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Tomorrow afternoon the New York State Supreme Court Appellate Division will consider the use of eminent domain against one of the last remaining business owners in West Harlem, Nick Sprayregen. Sprayregen’s property lies in the footprint of Columbia University’s campus expansion project area. Those interested are encouraged to observe:
TOMORROW, May 21; arrive at 1:45pm
27 Madison Avenue (Cross St. 25th)
New York, New York 10010
Presiding Justice: Luis A. Gonzalez
Apologies for the late notice on this one, but this meeting was just brought to our attention this morning — Tonight the Department of City Planning will present its preliminary plans for the West Harlem Special District.
Proposed by Manhattan Borough President Scott Stringer in 2007, the special district is based in part on Manhattan Community Board 9’s 197-a plan (which was our Community-Based Plan of the Month in April).
According to Stringer, the Special District will include:
- Contextual Zoning, with density and height limits, to preserve the physical character of the neighborhoods and quell displacement pressures.
- Community Facility reforms, which would stop grossly out-of-scale developments and discourage dorms and university uses in residential areas.
- Inclusionary Housing in certain areas, to channel new development toward the creation of housing that is affordable to West Harlem residents.
- Density bonuses for “business incubators,” to provide incentives for developers to provide affordably priced retail or commercial space to local businesses.
- Anti-Harassment Provisions and Demolition Restrictions, which would penalize property owners who harass their tenants, and discourage the demolition of occupied sound housing.
- Special Off-street Parking Regulations, to ensure that parking in the area serves the needs of residents and encourages transit-based development instead of causing traffic congestion and pollution.
Tonight’s meeting is hosted by Manhattan CB9 and will take place at 6:30 pm at Broadway Housing, 583 Riverside Dr.@ 135th Street.
If you are interested in community advocacy on this issue, contact the West Harlem Community Preservation Organization (CPO) at firstname.lastname@example.org.
The Maysels Cinema in Harlem will be screening “Rezoning Harlem” this Wednesday, Thursday, and Friday. This documentary film explores the recently-approved rezoning of 125th Street. Directed by students in Hunter College’s graduate planning program, it follows the opposition to the City’s plan through their struggle to advocate for affordable housing, and against the displacement of viable local businesses and the loss of a one of the world’s most famed African-American neighborhoods.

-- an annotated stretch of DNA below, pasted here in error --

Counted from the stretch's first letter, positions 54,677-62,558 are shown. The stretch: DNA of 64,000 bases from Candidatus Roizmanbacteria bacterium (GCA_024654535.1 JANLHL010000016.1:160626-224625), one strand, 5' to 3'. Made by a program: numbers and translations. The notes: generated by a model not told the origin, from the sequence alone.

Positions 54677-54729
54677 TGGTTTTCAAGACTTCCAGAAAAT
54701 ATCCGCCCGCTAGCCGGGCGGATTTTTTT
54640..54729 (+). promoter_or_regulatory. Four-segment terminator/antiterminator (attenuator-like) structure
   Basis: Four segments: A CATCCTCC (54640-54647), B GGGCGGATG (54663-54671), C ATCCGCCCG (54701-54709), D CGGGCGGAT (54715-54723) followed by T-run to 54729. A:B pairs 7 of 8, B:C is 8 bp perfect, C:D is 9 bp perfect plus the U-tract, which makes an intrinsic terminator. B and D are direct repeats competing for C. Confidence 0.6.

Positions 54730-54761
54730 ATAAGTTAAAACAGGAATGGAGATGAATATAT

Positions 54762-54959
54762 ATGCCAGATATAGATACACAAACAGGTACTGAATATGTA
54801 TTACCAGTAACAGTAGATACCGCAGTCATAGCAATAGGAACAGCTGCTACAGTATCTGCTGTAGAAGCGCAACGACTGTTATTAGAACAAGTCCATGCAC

Maysels presents the film along with three panel discussions:
– Wednesday’s “Community Night Forum” features Monique Indigo Washington of the Coalition to Save Harlem (pictured above), and Michael Henry Adams, an historian, preservationist, and author of “Harlem: Lost and Found.”
-Thursday’s “Next Steps: Making Community-Based Planning a Reality” features Eve Baron, Director of the Municipal Art Society Planning Center; City Council Member Tony Avella; and Mercedes Narciso, formerly of the Pratt Center for Community Development.
–Friday’s “Housing Issues Workshop” features Julius Tajidin.
All three screenings begin at 7:30 pm at the Maysels Cinema, 343 Malcolm X Blvd / Lenox Ave (Between 127th and 128th Streets). The directors, Natasha Florentino & Tamara Gubernat, will be present for each event.
“Rezoning Harlem” is a documentary film about the recently-approved rezoning of 125th Street. Directed by students in Hunter College’s graduate planning program, it follows the opposition to the City’s plan through their struggle to advocate for affordable housing, and against the displacement of viable local businesses and the loss of a one of the world’s most famed African-American neighborhoods.
It will screen twice this weekend at the Maysles Cinema, 343 Malcom X Boulevard, this Friday and Saturday, November 7 and 8, at 7:30pm. Directors will attend both screenings. The screenings are open to the public at the suggested, not required, donation of $7.
Photo of the Coalition to Save Harlem via the directors.